Wednesday, February 10, 2016
Court of Appeal Reverses Dismissal Based on Plaintiff’s Failure to Amend Complaint
Judge Meiers Had No Power to Dismiss Where Demurrers to Two Causes of Action Were Sustained Without Leave to Amend, Three Causes of Action Were Extant—Opinion
By a MetNews Staff Writer
A Los Angeles Superior Court judge erred in dismissing an action based on the plaintiff failing to amend the complaint where there was nothing to amend, the Court of Appeal for this district held yesterday.
Plaintiff Ronni Paer—an attorney suing a law firm for unpaid fees—couldn’t amend two causes of action to which demurrers had been sustained because they were sustained without leave to amend, the opinion, by Justice Lamar Baker of Div. Five, pointed out. The three causes of action to which demurrers had been overruled did not need to be amended, he noted.
The opinion, which was not certified for publication, recited that that Judge Barbara Ann Meiers, after snipping the two causes of action from the complaint, granted Paer 15 days within which to amend. After the 15 days had passed, defendant Robert Koenig, an Agoura Hills attorney, made an ex parte motion for a dismissal which Meiers granted “[b]ased upon the moving papers, California Code of Civil Procedure and applicable case law.”
No Statutory Support
Baker found no statutory authorization for Meier’s action.
Code of Civil Procedure §581(f)(1), he wrote, permits a court to dismiss an action “after a demurrer to the complaint is sustained without leave to amend and either party moves for dismissal.” Baker observed:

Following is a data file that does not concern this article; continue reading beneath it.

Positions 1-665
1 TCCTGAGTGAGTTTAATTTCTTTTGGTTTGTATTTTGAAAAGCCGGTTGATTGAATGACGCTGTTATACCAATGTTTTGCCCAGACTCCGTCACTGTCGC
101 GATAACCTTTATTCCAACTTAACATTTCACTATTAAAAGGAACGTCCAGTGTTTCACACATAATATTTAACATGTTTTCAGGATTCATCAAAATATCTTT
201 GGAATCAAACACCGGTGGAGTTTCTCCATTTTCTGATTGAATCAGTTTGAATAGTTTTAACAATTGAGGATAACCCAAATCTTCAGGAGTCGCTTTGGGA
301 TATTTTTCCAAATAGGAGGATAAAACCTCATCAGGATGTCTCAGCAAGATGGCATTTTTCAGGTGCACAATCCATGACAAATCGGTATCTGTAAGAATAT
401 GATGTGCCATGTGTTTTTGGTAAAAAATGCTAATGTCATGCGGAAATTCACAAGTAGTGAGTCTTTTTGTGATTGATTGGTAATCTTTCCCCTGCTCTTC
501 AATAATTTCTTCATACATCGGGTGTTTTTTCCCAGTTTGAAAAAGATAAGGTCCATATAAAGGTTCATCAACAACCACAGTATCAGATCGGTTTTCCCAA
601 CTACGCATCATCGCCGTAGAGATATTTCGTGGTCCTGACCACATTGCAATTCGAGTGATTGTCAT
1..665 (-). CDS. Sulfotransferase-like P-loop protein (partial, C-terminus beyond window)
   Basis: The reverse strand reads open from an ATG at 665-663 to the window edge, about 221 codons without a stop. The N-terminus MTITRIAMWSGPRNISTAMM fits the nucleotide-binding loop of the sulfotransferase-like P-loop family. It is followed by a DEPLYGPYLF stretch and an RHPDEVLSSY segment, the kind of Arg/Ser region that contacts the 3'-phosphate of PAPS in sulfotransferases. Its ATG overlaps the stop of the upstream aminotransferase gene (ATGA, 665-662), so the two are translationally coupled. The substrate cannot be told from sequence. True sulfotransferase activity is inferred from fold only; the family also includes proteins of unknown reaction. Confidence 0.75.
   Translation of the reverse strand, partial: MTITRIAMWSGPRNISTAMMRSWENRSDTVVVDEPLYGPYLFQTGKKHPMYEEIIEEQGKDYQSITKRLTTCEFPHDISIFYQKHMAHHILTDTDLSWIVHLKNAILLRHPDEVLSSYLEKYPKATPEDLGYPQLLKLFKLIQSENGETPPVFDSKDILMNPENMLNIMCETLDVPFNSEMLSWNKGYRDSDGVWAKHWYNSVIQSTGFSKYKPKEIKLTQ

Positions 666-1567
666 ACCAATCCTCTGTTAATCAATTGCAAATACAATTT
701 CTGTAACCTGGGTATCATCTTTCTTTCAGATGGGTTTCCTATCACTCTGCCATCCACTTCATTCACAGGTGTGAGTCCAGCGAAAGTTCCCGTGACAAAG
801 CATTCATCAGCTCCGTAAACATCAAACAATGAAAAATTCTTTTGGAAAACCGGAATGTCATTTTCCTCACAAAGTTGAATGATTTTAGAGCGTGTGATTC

“This section applies only where a court sustains a demurrer to all causes of action….After all, if valid claims remain after a court sustains demurrers to some but not all causes of action, the plaintiff is entitled to go forward on the claims that have been found to state a valid cause of action.”
Sec. 581(f)(2), he set forth, allows a court to dismiss “after a demurrer to the complaint is sustained with leave to amend, the plaintiff fails to amend it within the time allowed by the court and either party moves for dismissal.”
That section, Baker said, “does not apply here because the trial court denied leave to amend when sustaining the demurrers” to two of the causes of action.
Cases Are Inapposite
Contradicting Meiers, Baker declared that no support for her action is found in case law. He said:
“[T]he cases Koenig relies on are all limited to situations where a plaintiff failed to timely amend a complaint after a demurrer was sustained, with leave to amend, as to all of the plaintiff’s causes of action.”
He speculated that Meiers might have intended to dismiss the action, under her inherent powers, as a sanction for disobedience of her order to amend the complaint. If that’s what she intended, he said, her action would have been “an abuse of discretion,” explaining:
“Paer’s decision not to amend her FAC was not egregious but reasonable under the circumstances, given applicable principles of law, practice, and logic.”
In a footnote, he discussed the matter of logic, saying:
“The decision not to amend can be a logical one because amending a complaint as to which a demurrer was partially sustained makes the amended complaint subject to additional demurrers, even regarding claims as to which the previous demurrer was overruled….Paer makes precisely that point on appeal to explain why she did not file another amended complaint.”
The case is Paer v. Koenig, B263625.
Paer was represented by La Cañada attorney David A. Cordier. Koenig represented himself.
Copyright 2016, Metropolitan News Company